We will also give you a chance to try on some sizers inside a bra, so that you can see and feel what having fuller breasts of various sizes might be like. We’ll talk to you about trying the rice test at home, where you can put rice in a soft plastic bag and place it in a bra to help determine size. We also like to look at photos with you, both our own patient photos, and any photos you’ve found that will give us a better idea of the results you have in mind.
What is the breast footprint?
Footprint is the term we use to describe the level at which your breasts are attached to your chest wall. Some women have a high footprint (high breasted) and a relatively short distance between the collarbone and the upper border of the breast. Other women have breasts that start out much lower on the chest wall (low breasted) with a longer distance between the collarbone and the upper border of the breast. We cannot alter your breast footprint; we can only alter your breast shape within its existing position.
The addition of a breast implant will raise the upper breast border slightly and this may make a low footprint look somewhat higher. Otherwise, your existing breast footprint and shape will be similar to what you had before augmentation, but fuller, with the implant centered behind the nipple. Some patients will say that they wish that they had had larger implants because they think that larger implants will sit higher on their chest. Unfortunately, the opposite occurs: larger implants sit lower and eventually succumb to the effects of gravity.
Where is breast augmentation done?
Most cosmetic breast surgery is done under general anesthesia in our fully accredited office operating surgical suite. Dr. Hall-Findlay chaired the committee that set the standards, guidelines and accreditation systems for all outpatient surgical facilities in Alberta. Our facilities are state-of-the-art when it comes to safety, staff training and equipment.
Some patients may also be offered surgery at the Banff Mineral Springs Hospital, where overnight stays can be arranged when necessary.
How does breast augmentation affect nipple sensation?
Using the inframammary fold incision, nipple sensation is usually well-preserved. Some of our patients report some numbness on the lower part of the breast below the nipple, but this usually resolves with time. Conversely, some women actually have over-sensitive nipples after augmentation. This is also a temporary problem that will resolve without intervention.
Will I be able to breastfeed after breast augmentation?
Placing a breast implant through an inframammary fold keeps milk ducts leading to the nipple intact. Studies have shown that the ability to breast feed is not affected by breast augmentation alone. However, women may experience changes in breast size and shape due to pregnancy and lactation. This could alter the results of breast augmentation, requiring a revision procedure to restore the original results. A breast lift, with or without an implant, on the other hand, can reduce breast feeding potential to about 50%.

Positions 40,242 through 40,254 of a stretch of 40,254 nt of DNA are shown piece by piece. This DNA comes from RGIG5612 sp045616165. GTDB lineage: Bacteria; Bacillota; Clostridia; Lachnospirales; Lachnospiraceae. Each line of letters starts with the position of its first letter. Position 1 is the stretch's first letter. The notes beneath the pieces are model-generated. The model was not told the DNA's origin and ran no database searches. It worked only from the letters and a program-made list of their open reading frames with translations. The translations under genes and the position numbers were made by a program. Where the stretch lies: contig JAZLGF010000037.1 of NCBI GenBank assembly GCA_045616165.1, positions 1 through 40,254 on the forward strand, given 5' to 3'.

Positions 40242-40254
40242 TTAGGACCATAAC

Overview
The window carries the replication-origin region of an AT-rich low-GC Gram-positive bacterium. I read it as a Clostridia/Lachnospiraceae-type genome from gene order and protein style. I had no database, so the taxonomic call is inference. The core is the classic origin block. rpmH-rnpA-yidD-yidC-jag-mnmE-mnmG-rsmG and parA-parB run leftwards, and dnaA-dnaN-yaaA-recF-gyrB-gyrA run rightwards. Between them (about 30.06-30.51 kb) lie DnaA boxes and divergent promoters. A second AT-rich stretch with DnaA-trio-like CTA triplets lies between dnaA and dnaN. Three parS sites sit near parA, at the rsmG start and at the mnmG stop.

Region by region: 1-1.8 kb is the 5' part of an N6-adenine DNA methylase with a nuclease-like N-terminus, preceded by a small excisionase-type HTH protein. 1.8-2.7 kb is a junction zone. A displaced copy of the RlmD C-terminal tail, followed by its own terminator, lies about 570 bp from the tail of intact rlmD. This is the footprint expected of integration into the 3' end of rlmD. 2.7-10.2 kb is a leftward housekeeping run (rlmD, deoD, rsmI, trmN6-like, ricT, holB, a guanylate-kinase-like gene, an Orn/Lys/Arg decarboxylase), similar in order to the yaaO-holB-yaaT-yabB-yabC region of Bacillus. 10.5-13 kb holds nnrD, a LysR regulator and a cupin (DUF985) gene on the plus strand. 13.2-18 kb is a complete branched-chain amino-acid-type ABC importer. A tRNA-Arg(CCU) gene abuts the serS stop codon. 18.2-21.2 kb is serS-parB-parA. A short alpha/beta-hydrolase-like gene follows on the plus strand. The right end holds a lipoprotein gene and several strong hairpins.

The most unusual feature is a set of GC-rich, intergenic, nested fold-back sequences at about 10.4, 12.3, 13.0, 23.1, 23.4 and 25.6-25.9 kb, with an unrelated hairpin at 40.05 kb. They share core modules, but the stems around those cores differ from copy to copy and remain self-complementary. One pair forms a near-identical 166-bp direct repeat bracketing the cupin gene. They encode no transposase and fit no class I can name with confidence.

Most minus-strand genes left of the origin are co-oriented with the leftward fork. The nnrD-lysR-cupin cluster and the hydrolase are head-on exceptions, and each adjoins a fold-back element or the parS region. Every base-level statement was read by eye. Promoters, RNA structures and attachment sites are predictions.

Do breast implants need to be replaced after 10 years?
The implants that we use now last far longer than 10 years and there is no specific timeline for replacement. Just like your favorite jeans, breast implants can wear with time and develop what we call “fold flaws”. We like to see and perform an examination on any patient who is experiencing changes in the breast. Diagnostic imaging such as mammography or even MRIs are not very reliable for indicating breast implant issues and we may not know for sure if there is a tear in the implant envelope unless we go back to surgery. Cohesive gel tends to stay in the implant pocket like a gummy bear, even if the implant shell breaks. Ruptured implants can be removed or replaced, depending upon the individual situation.
What is capsular contracture?
When any medical device is implanted, our body forms a thin layer of tissue around it called a capsule. In some women, for reasons we don’t completely understand, the capsule can become thicker or tighter, making the implant feel firmer than it should. Tight capsules can even become painful with time. This problem is known as capsular contracture and it can occur at any time after breast augmentation. We can take steps to lower a patient’s risk for this complication, but sometimes capsular contracture occurs despite our best efforts. Repeat surgery can sometimes help resolve the issue and restore the appearance of the breasts.
How do I know if I need a lift with my breast implants?
This is one of the most common questions we encounter. If your nipple position is low or if your breast tissue hangs below the crease under your breast, you may want to consider a lift in addition to augmentation. We will examine you in detail and discuss your goals before making a personalized treatment plan with you.
Breast augmentation boasts a high degree of patient satisfaction, particularly when it is performed by a surgeon that is well-versed in the procedure. To learn more about breast augmentation or find out if it is the right procedure for you, contact Banff Plastic Surgery today at 403-762-2055.